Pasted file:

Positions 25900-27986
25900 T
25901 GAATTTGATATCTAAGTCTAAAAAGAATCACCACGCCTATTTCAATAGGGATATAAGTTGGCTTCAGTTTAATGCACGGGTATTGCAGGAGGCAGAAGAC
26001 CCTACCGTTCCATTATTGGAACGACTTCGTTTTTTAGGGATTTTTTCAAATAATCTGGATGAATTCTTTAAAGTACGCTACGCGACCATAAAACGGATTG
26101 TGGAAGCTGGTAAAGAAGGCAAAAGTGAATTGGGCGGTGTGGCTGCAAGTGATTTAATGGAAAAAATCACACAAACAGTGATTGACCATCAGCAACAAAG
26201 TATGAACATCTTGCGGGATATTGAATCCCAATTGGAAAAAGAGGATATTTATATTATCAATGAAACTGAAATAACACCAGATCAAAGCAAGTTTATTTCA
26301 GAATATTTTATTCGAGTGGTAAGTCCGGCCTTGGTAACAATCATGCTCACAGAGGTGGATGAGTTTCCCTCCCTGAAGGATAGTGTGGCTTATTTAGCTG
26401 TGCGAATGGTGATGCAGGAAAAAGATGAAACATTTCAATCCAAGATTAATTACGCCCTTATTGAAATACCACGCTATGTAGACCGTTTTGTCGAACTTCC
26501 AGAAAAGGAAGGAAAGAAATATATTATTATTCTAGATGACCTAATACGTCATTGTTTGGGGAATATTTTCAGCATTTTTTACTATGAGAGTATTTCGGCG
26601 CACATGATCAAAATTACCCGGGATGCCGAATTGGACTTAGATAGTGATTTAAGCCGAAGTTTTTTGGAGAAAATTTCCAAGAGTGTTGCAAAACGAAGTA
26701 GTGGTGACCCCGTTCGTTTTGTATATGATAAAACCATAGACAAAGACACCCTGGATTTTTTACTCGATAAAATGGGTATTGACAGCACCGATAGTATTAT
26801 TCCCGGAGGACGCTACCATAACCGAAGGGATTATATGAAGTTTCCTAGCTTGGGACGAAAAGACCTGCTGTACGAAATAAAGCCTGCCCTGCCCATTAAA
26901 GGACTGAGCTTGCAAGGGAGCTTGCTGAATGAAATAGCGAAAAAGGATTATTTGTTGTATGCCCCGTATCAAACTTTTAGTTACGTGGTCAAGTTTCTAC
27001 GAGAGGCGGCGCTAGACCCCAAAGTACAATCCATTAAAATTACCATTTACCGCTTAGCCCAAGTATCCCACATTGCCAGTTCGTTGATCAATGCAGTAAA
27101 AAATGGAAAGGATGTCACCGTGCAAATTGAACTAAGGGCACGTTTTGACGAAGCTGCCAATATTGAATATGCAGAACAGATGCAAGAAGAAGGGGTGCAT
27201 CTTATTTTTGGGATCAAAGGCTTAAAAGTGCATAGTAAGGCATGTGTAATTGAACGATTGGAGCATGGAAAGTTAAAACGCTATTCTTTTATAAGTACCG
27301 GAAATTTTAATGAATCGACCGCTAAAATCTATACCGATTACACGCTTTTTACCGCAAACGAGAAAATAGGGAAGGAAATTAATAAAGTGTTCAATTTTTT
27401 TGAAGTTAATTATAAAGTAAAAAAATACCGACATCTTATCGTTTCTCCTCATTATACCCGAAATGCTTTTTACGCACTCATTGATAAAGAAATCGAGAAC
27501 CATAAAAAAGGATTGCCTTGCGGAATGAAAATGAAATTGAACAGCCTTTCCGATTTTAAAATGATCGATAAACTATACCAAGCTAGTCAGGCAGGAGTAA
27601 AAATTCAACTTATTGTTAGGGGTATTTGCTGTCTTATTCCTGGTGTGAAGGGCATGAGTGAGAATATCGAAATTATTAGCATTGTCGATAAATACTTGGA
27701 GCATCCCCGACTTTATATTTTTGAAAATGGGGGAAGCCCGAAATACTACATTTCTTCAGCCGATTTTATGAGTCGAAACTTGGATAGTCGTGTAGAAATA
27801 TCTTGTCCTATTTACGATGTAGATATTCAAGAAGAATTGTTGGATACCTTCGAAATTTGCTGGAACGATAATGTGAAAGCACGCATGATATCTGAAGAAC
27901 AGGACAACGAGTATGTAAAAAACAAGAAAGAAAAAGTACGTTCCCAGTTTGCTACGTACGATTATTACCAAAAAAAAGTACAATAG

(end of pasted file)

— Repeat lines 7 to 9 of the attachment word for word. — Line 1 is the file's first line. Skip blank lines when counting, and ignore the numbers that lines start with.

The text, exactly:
26301 GAATATTTTATTCGAGTGGTAAGTCCGGCCTTGGTAACAATCATGCTCACAGAGGTGGATGAGTTTCCCTCCCTGAAGGATAGTGTGGCTTATTTAGCTG
26401 TGCGAATGGTGATGCAGGAAAAAGATGAAACATTTCAATCCAAGATTAATTACGCCCTTATTGAAATACCACGCTATGTAGACCGTTTTGTCGAACTTCC
26501 AGAAAAGGAAGGAAAGAAATATATTATTATTCTAGATGACCTAATACGTCATTGTTTGGGGAATATTTTCAGCATTTTTTACTATGAGAGTATTTCGGCG